Bridge at Kemer
|Bridge at Kemer|
|Crossing of||Xanthos ( Koca Çayı )|
|place||Lycia ( Turkey )|
|overall length||Min. 500 m|
|construction time||Probably 3rd century AD|
|Status||West bridge approach preserved|
The bridge at Kemer was a Roman bridge over the Xanthos River (today's Eşen Çayı ) in Lycia in what is now south-western Turkey . The remains of the structure are located 4 km upstream from the village of Kemer at a point where the gravel-covered Xanthos river valley reaches a width of 500 m. Only a 29 m long and 4.5 m wide section of the structure is left, which is located on the right bank of the river outside the flood zone and served as a driveway for the actual river bridge (status 1978). In terms of architectural history, the bridge is significant despite being largely destroyed by its segment arches and hollow chambers.
Some structural features that were unusual for the time can still be seen on the remains of the bridge. The ramp that has been preserved has three arches with a span of 4 to 4.45 m, two of the arches with a top height of only one meter have a very flat profile. Such segmental arches are only known from a limited number of Roman bridges and only found general use in late medieval bridge construction with the Ponte Vecchio . The third arch, on the other hand, has the classic Roman semicircular shape, in which the ratio of span to crown height is 2 to 1.
The bridge arches were built up with locally cut limestone blocks and a mortar connection, while the bridge body consists of cast mortar masonry with rubble stones, which is now exposed in many places on the heavily damaged outer cladding. The mortar consists of hard lime mixed with fine gravel. The paving of the road has completely disappeared; However, the even slope of the bridge ramp suggests that the ancient pavement of today's surface lay directly on it.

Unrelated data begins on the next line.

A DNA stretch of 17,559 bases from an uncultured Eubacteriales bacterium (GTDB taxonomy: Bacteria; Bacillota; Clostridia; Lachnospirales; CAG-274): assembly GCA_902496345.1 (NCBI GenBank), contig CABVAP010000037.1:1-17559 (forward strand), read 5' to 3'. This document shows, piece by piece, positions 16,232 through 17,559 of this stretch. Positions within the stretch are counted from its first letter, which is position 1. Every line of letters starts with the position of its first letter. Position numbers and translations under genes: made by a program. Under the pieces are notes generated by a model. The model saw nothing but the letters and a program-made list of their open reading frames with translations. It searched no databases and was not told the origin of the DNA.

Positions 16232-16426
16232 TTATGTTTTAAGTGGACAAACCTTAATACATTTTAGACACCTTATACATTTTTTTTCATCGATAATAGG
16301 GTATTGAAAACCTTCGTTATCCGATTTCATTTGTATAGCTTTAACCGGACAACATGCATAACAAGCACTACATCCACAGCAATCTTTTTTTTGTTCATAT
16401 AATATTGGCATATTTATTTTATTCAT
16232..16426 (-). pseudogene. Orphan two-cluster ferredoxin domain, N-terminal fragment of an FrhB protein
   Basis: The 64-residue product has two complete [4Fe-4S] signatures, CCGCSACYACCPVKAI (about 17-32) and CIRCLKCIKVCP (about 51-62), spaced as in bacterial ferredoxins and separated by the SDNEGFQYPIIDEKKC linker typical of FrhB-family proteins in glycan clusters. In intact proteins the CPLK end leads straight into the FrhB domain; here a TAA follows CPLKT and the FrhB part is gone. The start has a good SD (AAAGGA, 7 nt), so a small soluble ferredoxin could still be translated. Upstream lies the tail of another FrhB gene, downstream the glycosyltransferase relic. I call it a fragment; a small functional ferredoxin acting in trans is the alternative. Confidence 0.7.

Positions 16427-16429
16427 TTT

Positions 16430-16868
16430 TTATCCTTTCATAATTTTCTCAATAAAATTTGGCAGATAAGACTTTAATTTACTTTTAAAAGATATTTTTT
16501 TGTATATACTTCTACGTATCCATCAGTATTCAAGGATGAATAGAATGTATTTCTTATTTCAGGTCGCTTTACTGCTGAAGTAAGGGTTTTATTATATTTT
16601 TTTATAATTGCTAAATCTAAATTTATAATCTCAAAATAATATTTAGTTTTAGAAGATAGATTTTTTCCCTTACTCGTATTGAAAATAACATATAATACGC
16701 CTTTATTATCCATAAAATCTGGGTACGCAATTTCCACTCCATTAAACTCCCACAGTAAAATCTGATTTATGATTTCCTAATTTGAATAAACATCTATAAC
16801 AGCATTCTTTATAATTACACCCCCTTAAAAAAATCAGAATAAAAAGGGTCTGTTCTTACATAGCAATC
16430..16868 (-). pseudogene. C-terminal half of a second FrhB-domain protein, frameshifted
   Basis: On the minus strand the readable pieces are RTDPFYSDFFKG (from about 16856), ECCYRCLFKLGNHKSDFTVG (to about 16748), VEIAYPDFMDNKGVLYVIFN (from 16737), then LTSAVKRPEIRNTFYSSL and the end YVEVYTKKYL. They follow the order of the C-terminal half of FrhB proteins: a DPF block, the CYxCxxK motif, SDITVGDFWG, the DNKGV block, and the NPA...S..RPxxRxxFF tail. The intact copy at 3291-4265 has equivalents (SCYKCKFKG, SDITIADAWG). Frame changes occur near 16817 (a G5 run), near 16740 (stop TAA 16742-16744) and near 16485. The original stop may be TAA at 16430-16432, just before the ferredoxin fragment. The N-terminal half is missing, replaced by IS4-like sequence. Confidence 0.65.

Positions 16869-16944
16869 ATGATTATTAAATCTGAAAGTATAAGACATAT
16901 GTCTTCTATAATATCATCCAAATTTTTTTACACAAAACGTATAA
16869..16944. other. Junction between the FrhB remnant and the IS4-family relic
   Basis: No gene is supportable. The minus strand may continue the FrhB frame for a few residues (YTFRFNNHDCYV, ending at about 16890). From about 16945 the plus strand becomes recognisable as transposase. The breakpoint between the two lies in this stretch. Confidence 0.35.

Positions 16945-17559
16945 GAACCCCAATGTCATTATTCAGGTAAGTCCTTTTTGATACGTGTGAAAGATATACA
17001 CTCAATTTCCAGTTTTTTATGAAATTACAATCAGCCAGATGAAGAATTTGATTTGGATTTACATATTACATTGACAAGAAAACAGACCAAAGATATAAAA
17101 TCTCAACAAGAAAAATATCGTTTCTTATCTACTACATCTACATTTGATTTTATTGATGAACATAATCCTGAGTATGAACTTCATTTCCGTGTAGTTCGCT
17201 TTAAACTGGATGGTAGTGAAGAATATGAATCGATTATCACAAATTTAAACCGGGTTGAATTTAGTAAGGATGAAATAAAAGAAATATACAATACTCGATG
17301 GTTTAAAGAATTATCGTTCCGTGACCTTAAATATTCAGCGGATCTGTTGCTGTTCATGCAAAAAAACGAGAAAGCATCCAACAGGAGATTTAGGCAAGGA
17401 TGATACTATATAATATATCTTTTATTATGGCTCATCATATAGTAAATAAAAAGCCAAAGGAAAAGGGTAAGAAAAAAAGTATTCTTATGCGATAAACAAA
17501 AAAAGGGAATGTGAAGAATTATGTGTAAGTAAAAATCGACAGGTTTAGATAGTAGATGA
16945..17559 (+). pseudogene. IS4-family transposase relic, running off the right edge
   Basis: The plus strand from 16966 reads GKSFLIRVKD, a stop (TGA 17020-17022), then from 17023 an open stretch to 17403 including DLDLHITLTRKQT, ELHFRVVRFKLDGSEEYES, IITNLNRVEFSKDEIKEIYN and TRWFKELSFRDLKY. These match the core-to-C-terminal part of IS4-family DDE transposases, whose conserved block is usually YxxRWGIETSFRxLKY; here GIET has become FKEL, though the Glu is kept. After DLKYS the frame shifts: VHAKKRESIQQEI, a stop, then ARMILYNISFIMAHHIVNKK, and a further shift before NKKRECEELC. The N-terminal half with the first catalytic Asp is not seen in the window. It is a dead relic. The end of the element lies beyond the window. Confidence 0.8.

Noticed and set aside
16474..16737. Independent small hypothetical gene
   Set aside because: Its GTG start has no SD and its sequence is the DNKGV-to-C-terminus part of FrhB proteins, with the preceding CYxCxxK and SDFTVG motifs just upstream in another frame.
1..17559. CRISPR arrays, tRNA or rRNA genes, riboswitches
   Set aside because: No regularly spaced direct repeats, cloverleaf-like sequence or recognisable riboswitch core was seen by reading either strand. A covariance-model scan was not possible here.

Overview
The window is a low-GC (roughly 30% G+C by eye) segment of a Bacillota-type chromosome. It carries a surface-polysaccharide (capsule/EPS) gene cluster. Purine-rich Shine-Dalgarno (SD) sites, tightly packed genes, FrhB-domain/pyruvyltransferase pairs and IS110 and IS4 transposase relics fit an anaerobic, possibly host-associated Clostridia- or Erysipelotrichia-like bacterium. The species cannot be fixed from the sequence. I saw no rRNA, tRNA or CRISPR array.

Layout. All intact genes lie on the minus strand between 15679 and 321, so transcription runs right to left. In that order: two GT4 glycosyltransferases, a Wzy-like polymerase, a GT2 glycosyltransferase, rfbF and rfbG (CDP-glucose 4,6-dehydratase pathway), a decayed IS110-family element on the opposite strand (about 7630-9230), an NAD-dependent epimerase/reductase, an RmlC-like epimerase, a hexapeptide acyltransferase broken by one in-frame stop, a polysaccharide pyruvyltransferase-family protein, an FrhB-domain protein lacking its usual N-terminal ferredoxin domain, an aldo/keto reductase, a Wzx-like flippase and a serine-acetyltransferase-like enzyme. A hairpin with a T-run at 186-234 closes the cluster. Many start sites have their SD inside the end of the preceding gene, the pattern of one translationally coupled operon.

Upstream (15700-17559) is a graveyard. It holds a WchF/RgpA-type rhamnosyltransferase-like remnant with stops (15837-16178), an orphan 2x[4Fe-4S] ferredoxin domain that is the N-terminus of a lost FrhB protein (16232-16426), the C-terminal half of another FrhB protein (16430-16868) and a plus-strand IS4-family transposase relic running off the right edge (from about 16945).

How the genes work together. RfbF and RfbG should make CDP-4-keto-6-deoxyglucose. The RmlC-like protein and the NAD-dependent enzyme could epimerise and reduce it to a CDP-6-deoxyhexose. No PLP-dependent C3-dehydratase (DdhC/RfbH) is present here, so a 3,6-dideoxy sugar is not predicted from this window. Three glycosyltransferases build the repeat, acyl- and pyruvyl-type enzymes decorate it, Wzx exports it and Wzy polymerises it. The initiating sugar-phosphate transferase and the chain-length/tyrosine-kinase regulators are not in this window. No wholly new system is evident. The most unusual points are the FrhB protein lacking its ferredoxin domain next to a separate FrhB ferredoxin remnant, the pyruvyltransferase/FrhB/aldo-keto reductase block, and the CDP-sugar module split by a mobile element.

Another special feature of the Kemer Bridge in addition to its arch construction is the hollow chamber above the yoke of the third arch. Here, the 2 m high bridge between the apex of the arch and the roadway was not solidly bricked, but inside a vaulted cavity 3.5 m in length, 3 , 2 m wide and 1.5 m high. The purpose of the cavity construction was to reduce the weight on the arch and to save building material. A second, smaller inner chamber was placed next to it in the upper area of the third pillar. Similar hollow chamber systems were found in at least three other Roman bridges in Asia Minor (the Makestos Bridge , the White Bridge and, in particular, the Aisepos Bridge ).
Circular canals with a diameter of about 26 cm, which run through the length and width of the bridge, are interpreted as hollow forms of round timbers of the Roman building and teaching scaffolding . The fourth pillar, which is closest to the river bed, has a small bridge eye that acted as a water passage. Although the bridge ramp that remained standing does not allow any conclusions to be drawn about the type and number of arched openings of the actual bridge over the river, the ancient construction must have been a very impressive engineering structure given the 500 m width of the river bed and a current height of around 8 m above the alluvial debris .
A possible starting point for dating the Kemer Bridge is the existence of a Roman road link , which is documented in the area at the beginning of the 3rd century AD. According to this, the bridge could have been part of a path from Kadyanda ( Üzümlü ) coming from the east, which led down above the bridge into the Xanthostal. It is possible that the Kemer Bridge was connected to the pass path to Oinoanda .
- Colin O'Connor: Roman Bridges. Cambridge University Press, Cambridge 1993, ISBN 0-521-39326-4 , p. 126.
- Wolfgang W. Wurster , Joachim Ganzert: A bridge near Limyra in Lycia. Appendix: Remains of a bridge above Kemer on the upper reaches of the Xanthos. In: Archäologischer Anzeiger . 1978, pp. 304-307.
- Wurster, Wolfgang & Ganzert, Joachim, pp. 304, 307
- Wurster, Wolfgang & Ganzert, Joachim, pp. 304, 306
- Wurster, Ganzert, p. 306
- O'Connor, Colin, p. 126
- Wurster, Wolfgang & Ganzert, Joachim, p. 305, fig. 19
- Wurster, Wolfgang & Ganzert, Joachim, p. 306, note 31
- Wurster, Wolfgang & Ganzert, Joachim, p. 307
- Wurster, Wolfgang & Ganzert, Joachim, p. 304